Every Day Dog Bite Prevention with Good Dog in a Box

By Jenn Merritt and Kim Merritt-Butler July 26, 2016
Summer is a wonderful time to enjoy more outdoor time together, backyard barbecues and social gatherings with friends and family. According to the American Veterinary Medical Association, summer is also the most likely time that young children will be bitten by dogs. Many of these bites can be prevented through education, awareness and supervision.

Good Dog in a Box recently launched a two-part dog bite prevention program called SAFE which focuses on helping parents and children talk about and practice how to be safe around all dogs. Each part of the SAFE program encourages children to think about their own behavior around dogs and the importance of respecting a dog’s body and space. SAFE is presented in short, animated videos that highlight these practical aspects of dog bite prevention.

The first part of the program, SAFE for Dogs You Know, includes basic skills for day-to-day interactions with familiar dogs including:
  • Soft Touch, Not Too Much - Pat the dog gently on the chest and side.
  • Ask the Dog if They’ve had Enough - Always give the dog a choice to leave.
  • Be a Friend, Don’t Bother When Eating or Sleeping - Respect the dog’s space.
  • Enjoy, But Not as a Toy - Don’t ride, push, or dress up your dog.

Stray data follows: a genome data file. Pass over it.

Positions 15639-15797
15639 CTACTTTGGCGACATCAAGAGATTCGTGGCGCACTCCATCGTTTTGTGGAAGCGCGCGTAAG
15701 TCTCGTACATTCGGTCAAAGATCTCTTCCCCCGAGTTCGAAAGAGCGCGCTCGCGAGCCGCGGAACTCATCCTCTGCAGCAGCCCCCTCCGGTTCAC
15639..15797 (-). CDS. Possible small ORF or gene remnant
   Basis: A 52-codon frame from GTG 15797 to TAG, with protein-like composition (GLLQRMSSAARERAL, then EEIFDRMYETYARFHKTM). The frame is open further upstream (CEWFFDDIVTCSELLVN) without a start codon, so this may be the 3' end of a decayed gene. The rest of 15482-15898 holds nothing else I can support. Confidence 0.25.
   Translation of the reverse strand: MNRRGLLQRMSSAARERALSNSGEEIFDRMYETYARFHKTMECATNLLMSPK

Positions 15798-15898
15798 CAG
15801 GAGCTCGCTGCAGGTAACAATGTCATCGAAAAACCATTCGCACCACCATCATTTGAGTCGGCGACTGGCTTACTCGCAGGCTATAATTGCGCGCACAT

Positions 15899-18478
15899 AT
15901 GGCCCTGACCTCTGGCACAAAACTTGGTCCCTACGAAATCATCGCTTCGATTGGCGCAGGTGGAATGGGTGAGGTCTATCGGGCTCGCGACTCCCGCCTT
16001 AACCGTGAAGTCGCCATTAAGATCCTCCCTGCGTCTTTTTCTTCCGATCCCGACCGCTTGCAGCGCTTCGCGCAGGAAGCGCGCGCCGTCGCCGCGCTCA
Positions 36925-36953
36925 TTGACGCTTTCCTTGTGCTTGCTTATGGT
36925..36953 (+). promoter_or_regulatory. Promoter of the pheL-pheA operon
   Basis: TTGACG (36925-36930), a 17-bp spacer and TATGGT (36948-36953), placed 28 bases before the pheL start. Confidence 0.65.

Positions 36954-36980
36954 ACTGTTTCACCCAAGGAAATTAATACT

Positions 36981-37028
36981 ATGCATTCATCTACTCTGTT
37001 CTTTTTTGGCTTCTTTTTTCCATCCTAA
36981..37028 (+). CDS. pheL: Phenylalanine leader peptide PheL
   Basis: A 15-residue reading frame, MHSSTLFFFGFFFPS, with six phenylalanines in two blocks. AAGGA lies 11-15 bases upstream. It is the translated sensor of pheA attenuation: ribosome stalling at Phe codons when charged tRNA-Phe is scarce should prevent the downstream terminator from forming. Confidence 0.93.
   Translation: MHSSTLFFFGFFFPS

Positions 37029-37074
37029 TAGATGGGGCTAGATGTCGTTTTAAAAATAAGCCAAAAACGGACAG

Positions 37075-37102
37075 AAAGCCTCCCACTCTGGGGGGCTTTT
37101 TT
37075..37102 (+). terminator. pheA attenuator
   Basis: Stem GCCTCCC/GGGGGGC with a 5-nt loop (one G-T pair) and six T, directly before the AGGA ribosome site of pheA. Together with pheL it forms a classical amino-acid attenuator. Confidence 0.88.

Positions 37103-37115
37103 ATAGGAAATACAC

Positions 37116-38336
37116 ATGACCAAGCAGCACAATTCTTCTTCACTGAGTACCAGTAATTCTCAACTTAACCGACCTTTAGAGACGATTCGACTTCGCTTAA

SAFE for Dogs You Know not only helps children develop skills that prevent dog bites, but builds a relationship between your children and dogs based on trust and cooperation. SAFE provides smart ways for your child to interact and show affection to the dogs in their life.

The second part of the program, SAFE for Dogs You Don’t Know, teaches four calm body language cues for children when an unfamiliar dog approaches:
  • Stay Still and Chill - Don’t run and don’t make a lot of noise.
  • Arms Crossed, Like a Boss - Keep your arms still and close to your body.
  • Face Away Like You Don’t Want to Play - Turn your head to the side.
  • Eyes Down on the Ground - Don’t stare at the dog.
These body cues can not only keep your child calm, they can also be calming signals for the dog as well. A child running, screaming and moving quickly can trigger arousal in some dogs. Teaching children the four SAFE body language cues can help diffuse potentially risky situations.

Watch the SAFE videos and download the free SAFE materials including infographics, wall charts and kid’s ebook, plus other free SAFE resources at

Jenn Merritt, BS, CPDT-KA, and Kim Merritt-Butler grew up loving dogs. Jenn became a professional dog trainer and Tellington TTouch practitioner and Kim became a serial entrepreneur. Last year they got their heads together and came up with a new way to approach dog training, dog bite prevention, and humane education for families. Good Dog in a Box was born. Their mission is to keep dogs and kids safe through education, awareness, and advocacy. They want to reduce the number of family dogs surrendered at animal shelters by promoting positive, reward-based training techniques that are family- and kid-friendly.